School News: Saint Jerome Academy enrollment grows
In the glimmering neo-gothic vault that is St. Jerome Catholic Church at night, Kelly Branaman, the Interim Superintendent of Catholic Schools for the Archdiocese of Washington, rose quickly to her feet. She had a question for Mary Pat Donoghue, the principal of St. Jerome Academy.
The K-8 Catholic school sits on the hill above the Hyattsville Municipal Building and next to the church, and in recent years, the academy has become a model for the new classical education movement among Catholic schools. Enrollment has increased since 2010, from about 270 to nearly 300 students.
Branaman, who had just heard Principal Donoghue’s January 28 presentation to parents and parishioners about the school’s finances and plans for the future, was curious about the growing enrollment.
She asked Donoghue to explain how this could be, when Catholic school enrollment has waned in the Archdiocese of Washington and elsewhere. It was only a little over five years ago that Branaman, then Associate Superintendent, had seen the Archdiocese threaten the parish school with closure.
In her response, Donoghue credited the school’s recent success to parishioners’ support during the school’s crisis five years ago, and to their continuing contributions of time, money, and talent. A committee of parishioners passionate about education, including faculty from the Catholic University of America, and homeschooling parents, rapidly developed the classical liberal arts Educational Plan that now guides the school’s curriculum.
The new curriculum focuses on “two thousand years of Catholic thought, history, culture, and arts,” according to the Education Plan’s vision statement. Students learn Latin. They memorize historical facts, definitions of parts of speech, bible verses, and hymns. They approach science through the lense of nature studies. Each grade has an integrated historical, literary, and arts focus; for instance, first graders study Ancient Greece.
For the past two years, the school has also offered a Montessori program for toddlers through kindergarteners, which according to its teachers, helps students develop attentiveness and language and math skills that ready them for the classical approach.
The school’s new classical curriculum attracted teachers “dedicated to this model of education,” said Donoghue. Despite salary freezes brought on by the school’s financial difficulties, the school “never had to advertise” for teachers. Donoghue also said teacher turnover has been very low since the curriculum transition was accomplished.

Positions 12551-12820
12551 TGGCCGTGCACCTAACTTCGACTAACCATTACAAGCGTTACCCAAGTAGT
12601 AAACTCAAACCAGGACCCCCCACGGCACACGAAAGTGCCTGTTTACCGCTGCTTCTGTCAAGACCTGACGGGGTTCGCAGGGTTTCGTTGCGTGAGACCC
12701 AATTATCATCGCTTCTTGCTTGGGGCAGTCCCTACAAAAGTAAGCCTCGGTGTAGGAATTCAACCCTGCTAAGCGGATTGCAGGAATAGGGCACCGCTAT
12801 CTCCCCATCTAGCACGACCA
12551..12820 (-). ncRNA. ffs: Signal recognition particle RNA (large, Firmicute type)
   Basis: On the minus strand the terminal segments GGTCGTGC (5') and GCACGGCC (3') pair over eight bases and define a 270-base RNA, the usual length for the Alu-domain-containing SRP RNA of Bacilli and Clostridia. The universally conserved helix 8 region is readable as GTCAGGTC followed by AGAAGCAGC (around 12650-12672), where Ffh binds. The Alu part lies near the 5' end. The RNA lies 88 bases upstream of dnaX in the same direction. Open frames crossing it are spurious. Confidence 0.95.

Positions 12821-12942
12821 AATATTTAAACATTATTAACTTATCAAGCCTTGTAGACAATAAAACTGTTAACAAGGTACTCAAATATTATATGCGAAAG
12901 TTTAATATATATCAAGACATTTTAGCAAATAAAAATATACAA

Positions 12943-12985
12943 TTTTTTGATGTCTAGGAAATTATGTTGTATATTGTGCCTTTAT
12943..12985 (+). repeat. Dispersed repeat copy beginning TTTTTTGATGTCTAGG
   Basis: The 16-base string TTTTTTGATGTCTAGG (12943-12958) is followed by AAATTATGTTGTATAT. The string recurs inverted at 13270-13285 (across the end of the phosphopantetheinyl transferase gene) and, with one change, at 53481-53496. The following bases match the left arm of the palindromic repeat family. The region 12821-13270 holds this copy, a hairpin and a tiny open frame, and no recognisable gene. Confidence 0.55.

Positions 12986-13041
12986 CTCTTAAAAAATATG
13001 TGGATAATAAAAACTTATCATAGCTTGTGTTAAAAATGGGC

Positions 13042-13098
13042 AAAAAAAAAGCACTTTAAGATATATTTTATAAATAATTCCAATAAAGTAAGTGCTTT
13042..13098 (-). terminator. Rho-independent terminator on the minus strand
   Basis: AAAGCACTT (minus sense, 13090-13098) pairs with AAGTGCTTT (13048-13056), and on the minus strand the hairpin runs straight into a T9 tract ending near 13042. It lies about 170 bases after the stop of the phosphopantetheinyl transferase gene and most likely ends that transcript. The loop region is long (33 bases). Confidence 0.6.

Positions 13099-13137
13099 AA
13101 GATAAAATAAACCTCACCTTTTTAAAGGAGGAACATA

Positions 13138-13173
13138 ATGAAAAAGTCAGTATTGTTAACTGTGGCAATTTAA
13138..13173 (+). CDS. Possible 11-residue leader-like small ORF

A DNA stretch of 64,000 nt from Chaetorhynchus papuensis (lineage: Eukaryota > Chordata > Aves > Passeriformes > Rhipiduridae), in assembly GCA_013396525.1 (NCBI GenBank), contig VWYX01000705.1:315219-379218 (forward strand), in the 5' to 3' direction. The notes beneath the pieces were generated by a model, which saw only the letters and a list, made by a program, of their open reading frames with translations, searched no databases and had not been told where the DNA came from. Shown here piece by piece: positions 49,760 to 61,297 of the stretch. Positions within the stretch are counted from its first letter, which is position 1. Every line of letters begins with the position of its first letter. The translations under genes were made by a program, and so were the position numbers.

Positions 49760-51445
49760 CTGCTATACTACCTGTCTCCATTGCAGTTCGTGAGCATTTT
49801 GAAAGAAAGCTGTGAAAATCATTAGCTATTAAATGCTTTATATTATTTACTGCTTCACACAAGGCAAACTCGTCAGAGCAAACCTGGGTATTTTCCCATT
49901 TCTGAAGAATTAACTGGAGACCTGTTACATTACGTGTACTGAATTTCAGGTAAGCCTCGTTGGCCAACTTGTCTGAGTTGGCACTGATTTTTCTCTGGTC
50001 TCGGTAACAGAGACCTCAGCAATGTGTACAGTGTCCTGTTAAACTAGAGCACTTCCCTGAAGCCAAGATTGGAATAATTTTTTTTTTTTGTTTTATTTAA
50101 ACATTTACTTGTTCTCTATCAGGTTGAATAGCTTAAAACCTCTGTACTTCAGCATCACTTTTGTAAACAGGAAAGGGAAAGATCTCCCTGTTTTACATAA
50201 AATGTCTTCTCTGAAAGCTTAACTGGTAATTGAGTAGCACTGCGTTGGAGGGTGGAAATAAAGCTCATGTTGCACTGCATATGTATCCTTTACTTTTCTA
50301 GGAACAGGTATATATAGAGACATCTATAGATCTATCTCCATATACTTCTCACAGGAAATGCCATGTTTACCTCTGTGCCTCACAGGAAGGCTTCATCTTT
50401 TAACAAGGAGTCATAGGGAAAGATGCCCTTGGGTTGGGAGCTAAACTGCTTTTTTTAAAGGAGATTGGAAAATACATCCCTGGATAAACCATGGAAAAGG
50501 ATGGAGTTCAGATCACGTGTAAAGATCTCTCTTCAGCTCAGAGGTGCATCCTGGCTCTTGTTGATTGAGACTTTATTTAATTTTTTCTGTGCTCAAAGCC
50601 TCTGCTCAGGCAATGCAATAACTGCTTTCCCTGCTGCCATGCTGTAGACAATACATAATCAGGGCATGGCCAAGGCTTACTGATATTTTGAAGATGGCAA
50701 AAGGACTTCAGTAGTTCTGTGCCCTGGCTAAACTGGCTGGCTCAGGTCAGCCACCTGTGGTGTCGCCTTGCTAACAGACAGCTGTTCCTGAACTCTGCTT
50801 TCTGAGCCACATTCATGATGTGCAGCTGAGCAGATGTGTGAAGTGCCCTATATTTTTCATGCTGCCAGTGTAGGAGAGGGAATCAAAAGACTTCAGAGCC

Along with enrollment, tuition at St. Jerome’s has increased over the past five years by about 10 percent, and an additional 5 percent increase is planned for next year, Donoghue said. Though St. Jerome Academy has historically given large tuition discounts to siblings, the school is moving towards making such sibling discounts need-based, starting in 2016. According to Donoghue, the decision was made partly because the school’s population now includes more large Catholic families and more affluent families. Average family income for students is now $117,000, and the number of students from families on public assistance has dropped to around 15 percent.
Recent increases in enrollment and tuition have not been enough to cover new expenses incurred during the school’s transition. Between 2010 and 2015, the school’s debt grew from $400,000 to $900,000. Administrators are hopeful that the tuition increases and an improved fundraising strategy will close the gap between revenues and expenses.
Still, St. Jerome’s is planning major renovations, interior and exterior, for the school next year. The school is working with the county’s stormwater management program to replace concrete and asphalt playgrounds with landscaping, which would reduce flooding and runoff problems. St. Jerome’s also plans to renovate classrooms, funded in part through a new renovation fee to families, and through a grant from the Raskob Foundation that they hope will be awarded this spring.
Donoghue said renovating to beautify the school is in keeping with the St. Jerome Academy vision of “fostering wonder and love for all that is. . . true, good and beautiful.”
A 1983 graduate of St. Jerome Academy, which has been a neighborhood institution since 1943, Donoghue said she is “dedicated to offering an excellent educational option” for residents of Hyattsville, her hometown.
Kit Slack is a Hyattsville resident and mother of three small children, plus one more on the way. She is home with her kids, and has had two prior careers, as an attorney and as an organizer. Her two eldest are preschoolers in St. Jerome Academy’s Montessori program.